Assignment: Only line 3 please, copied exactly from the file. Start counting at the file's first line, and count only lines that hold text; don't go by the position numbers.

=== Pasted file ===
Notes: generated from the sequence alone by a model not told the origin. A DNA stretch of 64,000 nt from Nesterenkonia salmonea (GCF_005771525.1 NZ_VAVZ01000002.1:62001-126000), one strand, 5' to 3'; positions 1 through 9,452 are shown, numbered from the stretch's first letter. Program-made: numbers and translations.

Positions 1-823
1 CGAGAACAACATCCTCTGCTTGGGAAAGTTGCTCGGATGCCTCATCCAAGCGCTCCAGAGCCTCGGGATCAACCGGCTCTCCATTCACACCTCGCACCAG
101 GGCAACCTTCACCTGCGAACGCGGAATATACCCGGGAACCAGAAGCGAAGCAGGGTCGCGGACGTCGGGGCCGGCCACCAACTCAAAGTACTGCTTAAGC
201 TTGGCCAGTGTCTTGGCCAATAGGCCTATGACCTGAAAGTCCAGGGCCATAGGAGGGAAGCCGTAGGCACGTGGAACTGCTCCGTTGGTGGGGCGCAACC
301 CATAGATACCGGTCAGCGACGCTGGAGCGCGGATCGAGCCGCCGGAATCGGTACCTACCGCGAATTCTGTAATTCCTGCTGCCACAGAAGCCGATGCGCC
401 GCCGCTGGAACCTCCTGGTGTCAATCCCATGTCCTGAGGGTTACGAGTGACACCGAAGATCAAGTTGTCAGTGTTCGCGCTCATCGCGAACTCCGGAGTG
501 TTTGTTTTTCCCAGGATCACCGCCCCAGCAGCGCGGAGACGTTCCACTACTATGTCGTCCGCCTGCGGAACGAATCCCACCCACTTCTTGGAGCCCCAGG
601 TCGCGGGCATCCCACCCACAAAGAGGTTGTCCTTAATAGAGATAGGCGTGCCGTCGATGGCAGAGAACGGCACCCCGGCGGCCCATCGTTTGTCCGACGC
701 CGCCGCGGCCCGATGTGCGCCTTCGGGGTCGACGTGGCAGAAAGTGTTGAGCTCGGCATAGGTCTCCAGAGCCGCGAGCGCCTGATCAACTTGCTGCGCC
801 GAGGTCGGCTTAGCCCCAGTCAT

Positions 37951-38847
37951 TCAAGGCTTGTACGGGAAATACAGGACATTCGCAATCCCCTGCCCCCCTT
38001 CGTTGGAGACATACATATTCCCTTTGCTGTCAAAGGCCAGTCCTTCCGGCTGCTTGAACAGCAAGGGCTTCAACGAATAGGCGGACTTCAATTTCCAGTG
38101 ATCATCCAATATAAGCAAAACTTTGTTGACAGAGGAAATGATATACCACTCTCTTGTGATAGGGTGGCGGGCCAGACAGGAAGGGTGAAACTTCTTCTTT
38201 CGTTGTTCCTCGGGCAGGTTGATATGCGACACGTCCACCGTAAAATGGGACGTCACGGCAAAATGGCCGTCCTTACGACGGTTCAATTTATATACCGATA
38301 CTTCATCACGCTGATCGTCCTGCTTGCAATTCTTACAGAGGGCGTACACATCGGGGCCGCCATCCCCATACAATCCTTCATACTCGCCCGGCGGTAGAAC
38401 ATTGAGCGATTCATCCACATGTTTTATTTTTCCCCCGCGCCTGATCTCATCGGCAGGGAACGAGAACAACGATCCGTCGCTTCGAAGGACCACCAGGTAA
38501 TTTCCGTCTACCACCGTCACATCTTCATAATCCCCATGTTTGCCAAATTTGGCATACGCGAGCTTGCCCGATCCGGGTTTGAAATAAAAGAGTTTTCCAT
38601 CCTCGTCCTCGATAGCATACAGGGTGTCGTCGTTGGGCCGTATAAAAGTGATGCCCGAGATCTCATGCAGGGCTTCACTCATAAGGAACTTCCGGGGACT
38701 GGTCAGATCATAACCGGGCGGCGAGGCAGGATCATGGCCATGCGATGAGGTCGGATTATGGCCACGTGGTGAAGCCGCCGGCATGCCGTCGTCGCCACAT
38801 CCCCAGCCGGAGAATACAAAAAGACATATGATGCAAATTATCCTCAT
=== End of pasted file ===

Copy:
1 CGAGAACAACATCCTCTGCTTGGGAAAGTTGCTCGGATGCCTCATCCAAGCGCTCCAGAGCCTCGGGATCAACCGGCTCTCCATTCACACCTCGCACCAG